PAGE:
Not Quite Impossible

If a mysterious gypsy on a street corner had grabbed my wrist in the summer of 2015 and told me that in 3 years we would be eagerly awaiting the imminent arrival of our 2nd child, I would have shrugged it off with a rueful chuckle and walked briskly in the opposite direction. And not just because I’m generally skeptical of the peremptory prognostications of prying pedestrians.

It simply would have struck me as borderline impossible.

To explain why, I need to rewind a few additional years. Our hope-fueled quest for a baby began in August 2011, just three months after our wedding. If Danielle and I had discovered each other at a younger age, I can imagine us spending a few years luxuriating in wedded bliss before hatching a plan to conceive (or, if we were birds, conceiving a plan to hatch, said the compulsively jokey voice in my head). But when you marry in your 30s with the ironclad intention of starting a family, you don’t fool around. Which is to say: You do fool around, as often as necessary to get the job done.

That August, in order to convey my emotional readiness to Danielle, I shopped around and found a heart-meltingly cute baby scrapbook with colorful, smiling, oversized animal faces on the cover. I wrapped it up and gave it to her, and we shared one of those rare, glistening moments that’s too euphoric to try and put into words.

The journey we embarked on from that point forward ran the gamut, the full length of it, from exhilarating to exhausting. I will save the grittier details for the book I plan to write someday about our journey toward parenthood, but we spent 4 years and 2 months — roughly 50 cycles of life — endeavoring to make our dream a reality.

At first, it was effortless. It was just love that we were making, after all. We had that in spades; love and more love and love to spare. But a year went by and nothing happened. We flew to Europe for our belated honeymoon. Everything was clicking. The trip was pure magic. Still nothing happened. So we started to try a little harder. Another year went by. We moved across the country. And still nothing happened. Eventually we were trying and trying, harder and harder, trying with every fiber of our beings, trying everything we could think to try in order to summon a tiny life out of the sweat of our vigorous but 30-something bodies and the love of our ageless but increasingly anxious hearts.

Infertility is the loneliest road I have ever traveled, and I know for a fact that Danielle would resoundingly attest to that sentiment as well. It’s a road you can’t envision unless you walk down it yourself. You travel it alongside your partner, that is true; but the longer you wander down it, the more you begin to experience the gradually accumulating sense of dread as individuals. As disappointed as I felt in the later stages of our journey — when we felt our hope being gradually obliterated, month by demoralizing month — I can assure you that the sense of loss was exponentially more crushing for my beautiful wife.

Ever since Danielle was 3 years old, she knew she wanted to someday be a mama. I have a picture in my office of my footie-pajama-clad future wife standing next to a Christmas tree, grinning from ear to ear as she adoringly (and adorably) clutched the luckiest doll that was ever manufactured. There is a kind of euphoria in her sweet brown eyes.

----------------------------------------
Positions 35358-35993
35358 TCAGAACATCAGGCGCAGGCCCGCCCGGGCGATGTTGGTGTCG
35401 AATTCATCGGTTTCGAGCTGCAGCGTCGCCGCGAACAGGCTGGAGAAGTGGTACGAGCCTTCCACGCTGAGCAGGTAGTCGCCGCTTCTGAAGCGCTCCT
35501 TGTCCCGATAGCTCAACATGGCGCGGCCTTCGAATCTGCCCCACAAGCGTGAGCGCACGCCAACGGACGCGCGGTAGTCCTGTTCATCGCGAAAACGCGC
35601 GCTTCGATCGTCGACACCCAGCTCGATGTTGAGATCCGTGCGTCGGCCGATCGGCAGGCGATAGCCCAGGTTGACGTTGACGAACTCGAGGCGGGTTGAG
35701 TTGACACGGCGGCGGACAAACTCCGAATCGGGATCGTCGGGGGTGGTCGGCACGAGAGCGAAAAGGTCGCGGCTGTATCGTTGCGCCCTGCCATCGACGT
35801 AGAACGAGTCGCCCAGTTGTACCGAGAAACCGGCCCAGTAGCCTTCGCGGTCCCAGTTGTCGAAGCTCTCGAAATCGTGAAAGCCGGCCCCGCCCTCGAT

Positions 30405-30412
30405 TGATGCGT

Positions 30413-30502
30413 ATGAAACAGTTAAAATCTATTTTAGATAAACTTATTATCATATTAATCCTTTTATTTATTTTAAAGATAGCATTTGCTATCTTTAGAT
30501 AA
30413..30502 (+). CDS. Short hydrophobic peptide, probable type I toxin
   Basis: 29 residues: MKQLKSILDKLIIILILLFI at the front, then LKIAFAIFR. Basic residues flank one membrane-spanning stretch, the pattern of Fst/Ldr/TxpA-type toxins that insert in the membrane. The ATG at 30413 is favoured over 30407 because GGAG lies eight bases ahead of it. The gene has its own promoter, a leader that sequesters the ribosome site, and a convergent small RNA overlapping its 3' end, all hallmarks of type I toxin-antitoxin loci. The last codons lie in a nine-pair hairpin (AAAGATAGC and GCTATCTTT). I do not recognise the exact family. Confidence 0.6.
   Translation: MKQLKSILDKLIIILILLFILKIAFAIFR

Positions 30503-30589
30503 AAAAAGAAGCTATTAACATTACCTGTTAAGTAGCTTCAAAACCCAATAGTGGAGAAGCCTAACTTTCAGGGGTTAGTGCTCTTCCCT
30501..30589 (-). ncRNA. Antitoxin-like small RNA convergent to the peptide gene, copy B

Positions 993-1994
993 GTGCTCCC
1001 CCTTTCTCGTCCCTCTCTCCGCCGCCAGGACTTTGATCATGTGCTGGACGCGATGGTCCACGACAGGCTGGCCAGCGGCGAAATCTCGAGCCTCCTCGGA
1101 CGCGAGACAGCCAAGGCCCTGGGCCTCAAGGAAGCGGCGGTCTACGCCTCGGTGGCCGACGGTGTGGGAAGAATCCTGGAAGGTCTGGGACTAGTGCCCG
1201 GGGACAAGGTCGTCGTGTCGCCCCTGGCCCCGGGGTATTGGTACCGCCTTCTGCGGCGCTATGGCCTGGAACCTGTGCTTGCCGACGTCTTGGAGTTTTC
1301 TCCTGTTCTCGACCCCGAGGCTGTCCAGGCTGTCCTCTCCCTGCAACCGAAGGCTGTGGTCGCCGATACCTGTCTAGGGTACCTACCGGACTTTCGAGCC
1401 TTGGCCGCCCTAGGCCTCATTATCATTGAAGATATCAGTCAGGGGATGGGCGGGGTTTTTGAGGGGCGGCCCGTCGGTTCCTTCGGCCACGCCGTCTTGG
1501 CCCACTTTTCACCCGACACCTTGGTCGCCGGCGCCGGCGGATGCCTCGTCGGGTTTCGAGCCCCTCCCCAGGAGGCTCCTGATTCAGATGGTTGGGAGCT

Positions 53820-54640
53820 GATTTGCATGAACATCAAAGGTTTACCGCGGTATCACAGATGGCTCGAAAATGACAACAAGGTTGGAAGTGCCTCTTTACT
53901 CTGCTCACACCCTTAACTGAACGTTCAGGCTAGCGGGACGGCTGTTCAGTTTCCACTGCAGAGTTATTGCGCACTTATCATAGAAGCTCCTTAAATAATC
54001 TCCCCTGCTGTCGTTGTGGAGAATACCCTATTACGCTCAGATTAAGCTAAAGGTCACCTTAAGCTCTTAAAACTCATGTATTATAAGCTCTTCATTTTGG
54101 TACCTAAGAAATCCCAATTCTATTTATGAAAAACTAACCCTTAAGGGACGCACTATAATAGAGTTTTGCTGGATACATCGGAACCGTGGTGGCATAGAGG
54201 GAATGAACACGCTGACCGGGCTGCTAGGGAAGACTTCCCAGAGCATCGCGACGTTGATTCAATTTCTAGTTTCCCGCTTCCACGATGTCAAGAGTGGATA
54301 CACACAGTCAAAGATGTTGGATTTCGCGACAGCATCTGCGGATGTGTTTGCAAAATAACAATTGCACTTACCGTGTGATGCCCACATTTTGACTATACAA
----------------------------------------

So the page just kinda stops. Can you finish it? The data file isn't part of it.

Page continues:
It’s difficult for me to fathom a 3-year-old having such lucid clarity about her mission in life. But I guess some people just have a sharper sense of destiny than others.

Now fast-forward 30 years and imagine Danielle’s deep sense of displacement as we entered the 3rd year and eventually the 4th year of our reproductive quest with nothing to show for our fervent attempts to conjure the flame of life out of the spark of our love.

Imagine my decimated confidence upon learning, at long last, that the deficiency was on my side of the fertility equation and that our odds of achieving pregnancy without medical intervention were daunting.

Imagine us, after 4 long years, finally understanding what had been wrong all this time. Seeing the cold, hard numbers laid out in front of us.

Imagine our frazzled nerves as we sat in the office of the IVF specialist who explained that for $15,000 to $20,000 we could notably improve our chances (but still not be guaranteed) of pregnancy.

Imagine two strenuously frugal people deciding to spend a sizable chunk of their life savings on a shot — a mere shot — at unthwarting their thwarted dream.

Now imagine those two people, ready to take the first IVF step, waiting for that 51st cycle of life to roll around, at which point tests will be commenced and contracts will be signed and deposits will be paid and fingers will be crossed.

But the 51st cycle never comes. No tests are commenced. No contracts are signed. No deposits are paid.

Because this time, against all odds — inconceivably — life is conceived.

Thus began the story of Greyson Francis Wingert, the greatest gift we’ve ever been given, our miracle boy, our grace son, graciously gifted to us at the last possible minute of the eleventh hour. And three years later, his tiny and equally miraculous sibling is on the verge of entering the world.

Borderline impossible indeed.

Emphasis on borderline.


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